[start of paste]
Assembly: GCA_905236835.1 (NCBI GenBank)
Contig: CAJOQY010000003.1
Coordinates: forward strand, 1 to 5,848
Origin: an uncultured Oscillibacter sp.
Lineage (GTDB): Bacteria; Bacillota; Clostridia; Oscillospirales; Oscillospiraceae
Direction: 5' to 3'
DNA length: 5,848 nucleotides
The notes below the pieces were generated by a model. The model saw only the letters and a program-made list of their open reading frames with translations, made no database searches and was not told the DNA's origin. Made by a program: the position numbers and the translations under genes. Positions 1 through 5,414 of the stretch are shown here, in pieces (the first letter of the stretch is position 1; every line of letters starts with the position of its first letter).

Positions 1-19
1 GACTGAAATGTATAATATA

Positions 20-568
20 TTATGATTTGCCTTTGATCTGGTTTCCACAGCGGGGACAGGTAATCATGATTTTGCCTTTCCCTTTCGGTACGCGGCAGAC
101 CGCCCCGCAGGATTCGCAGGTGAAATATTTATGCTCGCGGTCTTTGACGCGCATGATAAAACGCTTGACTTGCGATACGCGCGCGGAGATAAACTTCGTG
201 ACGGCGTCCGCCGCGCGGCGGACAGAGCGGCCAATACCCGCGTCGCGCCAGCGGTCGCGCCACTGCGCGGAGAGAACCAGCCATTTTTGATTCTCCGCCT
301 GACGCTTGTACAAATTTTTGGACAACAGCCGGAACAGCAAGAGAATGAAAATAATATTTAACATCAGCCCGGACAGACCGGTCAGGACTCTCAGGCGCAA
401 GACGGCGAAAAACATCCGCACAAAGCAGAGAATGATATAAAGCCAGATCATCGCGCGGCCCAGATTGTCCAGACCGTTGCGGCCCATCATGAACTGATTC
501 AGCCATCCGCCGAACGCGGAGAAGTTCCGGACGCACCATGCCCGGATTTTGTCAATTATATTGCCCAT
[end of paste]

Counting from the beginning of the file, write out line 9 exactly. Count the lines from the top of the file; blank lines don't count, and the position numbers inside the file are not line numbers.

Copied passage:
Positions 1-19